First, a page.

Arizona, Get Ready for the Secret Police

by Steve Miller

Arizona State Senators John Kavanagh and Steve Smith would like very much to see the police in our state operate in complete secrecy.  No accountability.  No publicity.  After all, police work is much more efficient and effective when it is not encumbered by the United States Constitution.

A proposal by Kavanagh, R-Fountain Hills, would make it against the law to shoot video within 20 feet of any “law enforcement activity” unless the officer first gave permission. A first offense would carry a $300 fine, with subsequent violations potentially sending someone to jail for up to six months.
police brutality 1

John Kavanagh, a Republican who is also a retired cop, said such a law is necessary for officer safety.  What are we supposed to do, get out a tape measure before turning on the camcorder?

He said he does not see a problem that such a law would make it illegal for citizens to record their own interactions with police, stressing that citizens do not have that right, despite the numerous court rulings that disagree.  Sounds to me like it’s to hell with protecting citizens, we need to be protecting cops.

If this thing passes, not only would you be denied your constitutional right to photograph a public event, you would be fined and jailed for it.  Unless, of course, the cop said it was okay.  Now we have our civil liberties being meted out by cops at their discretion.

“If you’re the subject of a law enforcement activity, you’ve got to submit to the authority of the police officer, put your hands on the car, keep your hands out of your pocket,” he said. “You don’t pretend that the cop’s not there so you can do whatever you want.”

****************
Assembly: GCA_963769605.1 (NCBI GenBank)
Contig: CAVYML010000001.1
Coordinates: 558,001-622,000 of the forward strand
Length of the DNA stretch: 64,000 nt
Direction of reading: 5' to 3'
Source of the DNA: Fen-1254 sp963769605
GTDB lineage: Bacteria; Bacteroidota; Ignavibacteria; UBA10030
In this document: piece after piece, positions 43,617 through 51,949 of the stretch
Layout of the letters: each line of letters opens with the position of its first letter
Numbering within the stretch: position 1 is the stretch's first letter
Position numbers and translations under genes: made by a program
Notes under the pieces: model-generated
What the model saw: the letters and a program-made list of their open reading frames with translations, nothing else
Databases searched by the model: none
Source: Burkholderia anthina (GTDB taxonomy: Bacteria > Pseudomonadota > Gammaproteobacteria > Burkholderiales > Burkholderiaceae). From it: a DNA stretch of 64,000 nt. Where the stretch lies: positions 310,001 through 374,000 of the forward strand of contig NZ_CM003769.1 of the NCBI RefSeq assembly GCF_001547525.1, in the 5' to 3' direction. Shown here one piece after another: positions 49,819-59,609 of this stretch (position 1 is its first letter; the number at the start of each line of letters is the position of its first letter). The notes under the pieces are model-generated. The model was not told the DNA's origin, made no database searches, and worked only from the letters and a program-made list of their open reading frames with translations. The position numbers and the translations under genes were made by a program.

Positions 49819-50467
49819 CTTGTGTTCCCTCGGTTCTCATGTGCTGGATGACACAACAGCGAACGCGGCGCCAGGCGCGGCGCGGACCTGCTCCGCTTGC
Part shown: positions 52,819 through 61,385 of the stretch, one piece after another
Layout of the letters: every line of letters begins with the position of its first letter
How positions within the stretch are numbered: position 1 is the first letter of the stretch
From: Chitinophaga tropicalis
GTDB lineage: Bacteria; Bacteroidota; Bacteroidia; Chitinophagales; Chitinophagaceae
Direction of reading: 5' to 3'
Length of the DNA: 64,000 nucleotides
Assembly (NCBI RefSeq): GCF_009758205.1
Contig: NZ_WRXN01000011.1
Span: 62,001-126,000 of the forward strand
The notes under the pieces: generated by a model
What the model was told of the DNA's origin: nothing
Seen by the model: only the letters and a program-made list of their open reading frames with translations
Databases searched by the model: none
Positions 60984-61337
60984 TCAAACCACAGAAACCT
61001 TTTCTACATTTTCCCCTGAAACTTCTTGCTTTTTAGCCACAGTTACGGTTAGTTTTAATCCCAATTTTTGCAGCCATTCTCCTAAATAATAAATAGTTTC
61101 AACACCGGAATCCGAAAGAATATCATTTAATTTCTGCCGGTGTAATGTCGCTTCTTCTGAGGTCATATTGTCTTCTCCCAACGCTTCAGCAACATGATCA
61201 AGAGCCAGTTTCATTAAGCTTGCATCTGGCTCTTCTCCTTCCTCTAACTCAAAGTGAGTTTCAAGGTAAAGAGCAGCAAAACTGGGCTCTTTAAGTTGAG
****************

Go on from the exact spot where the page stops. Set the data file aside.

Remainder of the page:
police brutality 3Wow.  If you’re subjected to law enforcement authority, submit.  That’s a line right out of the KGB hymnal.

Smith thinks that a cop who kills someone should be allowed to go into hiding for three months – just until things blow over.  Of course, if it turns out that the officer made a bad call, then all bets are off.  And, of course, the officer can “come out” at his own discretion.

Smith’s bill, Senate Bill 1445 would prohibit law-enforcement agencies across the state from disclosing the names of officers involved in deadly or excessive use of force incidents for 90 days.    This makes no sense.  In the case of an officer-involved shooting, an immediate investigation starts immediately to determine whether the shooting was in compliance with department policy and the law.  Just like a criminal investigation, it can sometimes take months for a final determination to be made.

In a free society, information has to be open and available – especially when it has to do with law enforcement and the prosecution of citizens.  Transparency is essential.  As we have seen, there is a tendency to cover up mistakes in these instances and who better equipped to alter the truth than law enforcement.

We empower the police with a tremendous amount of authority. As such, we hold them to a high standard of conduct and accountability.  If someone operates outside the law under the scope of this authority, then we have the right to know immediately, not three months later.  And if there’s a psychopath in uniform who finds himself inclined to use excessive force that what better way to document than then a video camera.

The best way to assure the public that police are operating within the law and the scope of their authority is to make their actions completely transparent.   The overwhelming majority of officers do follow the rules.  They are as disgusted by the ones that don’t as any other person would be particularly because it casts a bad light on law enforcement in general.

Both of these clowns should thank their lucky stars for voter apathy.  Otherwise, there is no way they would ever get re-elected.

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